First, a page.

Reply
  17. Ted Hutchinson

    Other readers may like to know Dr Parker provides a lot of information including downloadable PDF files, free on his website
    http://diabeticmediterraneandiet.com/

    It’s also worth pointing out the preventing diabetes with this type of diet will also reduce the risk of Type 3 Diabetes otherwise known as Alzheimer’s Disease.
    Anyone else hear the news that brain scanning US Adults aged 40yrs generally reveals the early signs of AD? If we are are going to delay onset or slow progression we have to act BEFORE there are any signs of cognitive impairment.

    @ Bilal
    Type 1 diabetes incidence was 80% less when babies used to be given 2000iu/daily vitamin D3 in Finland.
    http://www.ncbi.nlm.nih.gov/pubmed/11705562
    If we combined vitamin D repletion with a low carbohydrate diet during pregnancy and throughout childhood, Type 1 diabetes would be virtually totally prevented.
    We don’t need a cure, we simply need to apply the knowledge we already have to prevent it.

    As someone whose father has Alzheimer’s, I definitely took notice when Alzheimer’s was referred to as type 3 diabetes. If I started declining mentally at age 70, as he did, my older daughter would only be 25. No way I’m putting her or her little sister through that.

    Reply
  18. Ted Hutchinson

    Other readers may like to know Dr Parker provides a lot of information including downloadable PDF files, free on his website
    http://diabeticmediterraneandiet.com/

    It’s also worth pointing out the preventing diabetes with this type of diet will also reduce the risk of Type 3 Diabetes otherwise known as Alzheimer’s Disease.
    Anyone else hear the news that brain scanning US Adults aged 40yrs generally reveals the early signs of AD? If we are are going to delay onset or slow progression we have to act BEFORE there are any signs of cognitive impairment.

    @ Bilal
    Type 1 diabetes incidence was 80% less when babies used to be given 2000iu/daily vitamin D3 in Finland.
    http://www.ncbi.nlm.nih.gov/pubmed/11705562
    If we combined vitamin D repletion with a low carbohydrate diet during pregnancy and throughout childhood, Type 1 diabetes would be virtually totally prevented.
    We don’t need a cure, we simply need to apply the knowledge we already have to prevent it.

    As someone whose father has Alzheimer’s, I definitely took notice when Alzheimer’s was referred to as type 3 diabetes. If I started declining mentally at age 70, as he did, my older daughter would only be 25. No way I’m putting her or her little sister through that.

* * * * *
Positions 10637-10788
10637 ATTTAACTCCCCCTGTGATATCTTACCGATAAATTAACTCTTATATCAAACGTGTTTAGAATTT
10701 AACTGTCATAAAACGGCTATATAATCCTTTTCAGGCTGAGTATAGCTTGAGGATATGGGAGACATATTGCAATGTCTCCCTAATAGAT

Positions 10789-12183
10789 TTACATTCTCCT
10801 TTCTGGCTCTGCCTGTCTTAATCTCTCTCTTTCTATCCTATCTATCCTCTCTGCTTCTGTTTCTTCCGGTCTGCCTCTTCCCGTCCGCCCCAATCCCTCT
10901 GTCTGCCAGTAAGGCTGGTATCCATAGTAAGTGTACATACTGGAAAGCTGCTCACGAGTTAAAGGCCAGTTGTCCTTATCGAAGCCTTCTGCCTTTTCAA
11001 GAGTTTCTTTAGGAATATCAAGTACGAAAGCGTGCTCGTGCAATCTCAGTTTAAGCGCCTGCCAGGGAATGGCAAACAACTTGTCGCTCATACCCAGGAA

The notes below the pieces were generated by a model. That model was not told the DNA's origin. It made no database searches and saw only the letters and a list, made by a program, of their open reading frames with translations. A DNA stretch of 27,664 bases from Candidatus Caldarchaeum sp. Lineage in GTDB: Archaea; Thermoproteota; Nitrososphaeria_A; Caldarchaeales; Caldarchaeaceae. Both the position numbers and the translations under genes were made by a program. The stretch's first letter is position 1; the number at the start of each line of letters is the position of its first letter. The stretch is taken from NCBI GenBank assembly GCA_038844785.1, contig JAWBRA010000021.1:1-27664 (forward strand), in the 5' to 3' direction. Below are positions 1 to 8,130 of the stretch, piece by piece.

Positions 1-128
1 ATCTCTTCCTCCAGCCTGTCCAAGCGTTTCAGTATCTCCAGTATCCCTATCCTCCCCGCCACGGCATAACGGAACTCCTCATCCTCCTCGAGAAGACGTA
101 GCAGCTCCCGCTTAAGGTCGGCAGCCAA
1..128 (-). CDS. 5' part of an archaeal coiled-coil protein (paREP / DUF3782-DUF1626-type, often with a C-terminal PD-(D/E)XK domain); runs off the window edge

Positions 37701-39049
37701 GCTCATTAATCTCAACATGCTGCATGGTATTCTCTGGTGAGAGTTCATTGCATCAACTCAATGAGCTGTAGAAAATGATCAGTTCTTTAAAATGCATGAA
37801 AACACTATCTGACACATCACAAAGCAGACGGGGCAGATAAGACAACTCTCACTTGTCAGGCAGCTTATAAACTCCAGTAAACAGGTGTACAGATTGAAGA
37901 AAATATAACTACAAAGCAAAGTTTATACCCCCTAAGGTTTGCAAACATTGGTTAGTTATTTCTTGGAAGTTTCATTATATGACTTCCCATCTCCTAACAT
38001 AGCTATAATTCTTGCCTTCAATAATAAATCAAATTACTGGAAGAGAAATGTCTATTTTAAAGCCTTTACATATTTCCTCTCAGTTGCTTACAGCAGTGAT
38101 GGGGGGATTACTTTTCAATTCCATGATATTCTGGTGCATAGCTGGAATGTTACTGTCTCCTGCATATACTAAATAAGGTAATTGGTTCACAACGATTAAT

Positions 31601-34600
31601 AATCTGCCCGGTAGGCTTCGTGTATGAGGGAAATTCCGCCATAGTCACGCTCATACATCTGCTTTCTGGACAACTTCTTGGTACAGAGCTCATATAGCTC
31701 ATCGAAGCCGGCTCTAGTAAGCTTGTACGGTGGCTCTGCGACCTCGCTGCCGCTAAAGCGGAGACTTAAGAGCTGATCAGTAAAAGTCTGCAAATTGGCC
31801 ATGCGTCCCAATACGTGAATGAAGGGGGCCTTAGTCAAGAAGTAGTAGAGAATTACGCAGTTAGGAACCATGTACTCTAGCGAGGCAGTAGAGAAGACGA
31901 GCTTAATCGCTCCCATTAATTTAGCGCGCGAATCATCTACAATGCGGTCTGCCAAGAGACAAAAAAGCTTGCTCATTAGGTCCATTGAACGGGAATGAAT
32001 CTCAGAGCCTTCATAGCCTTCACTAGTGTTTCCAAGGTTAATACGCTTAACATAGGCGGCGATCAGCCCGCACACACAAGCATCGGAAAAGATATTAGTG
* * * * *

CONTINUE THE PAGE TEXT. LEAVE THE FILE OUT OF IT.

Reply
  19. Ron_Mocci

    Hi, Tom this is off sub. Do you see this : http://donmatesz.blogspot.com/2011/06/farewell-to-paleo.html

    Would love to hear what you have to say !
    Thanks Ron*

    I’m sorry a meat-heavy paleo diet didn’t work out for Don, but I certainly haven’t had the negative experiences he described. I agree with him 100% that you should listen to your body and track your own results. If he’s getting negative results, it’s time for a change.

    Reply
  20. Ron_Mocci

    Hi, Tom this is off sub. Do you see this : http://donmatesz.blogspot.com/2011/06/farewell-to-paleo.html

    Would love to hear what you have to say !
    Thanks Ron*

    I’m sorry a meat-heavy paleo diet didn’t work out for Don, but I certainly haven’t had the negative experiences he described. I agree with him 100% that you should listen to your body and track your own results. If he’s getting negative results, it’s time for a change.

    Reply
  21. Blanche

    This is the best blog on this subject. I have seen this first hand, my father had been told he had type2 diabetes at 50 years of age. He never took the medication, just went on to a paleo type whole food diet. He was with us to 96 and had never needed glasses, no hearing problems, and was generally healthy.

    He was lucky he didn’t get advice from today’s diabetes experts.

    Reply
  22. Blanche

    This is the best blog on this subject. I have seen this first hand, my father had been told he had type2 diabetes at 50 years of age. He never took the medication, just went on to a paleo type whole food diet. He was with us to 96 and had never needed glasses, no hearing problems, and was generally healthy.

    He was lucky he didn’t get advice from today’s diabetes experts.

    Reply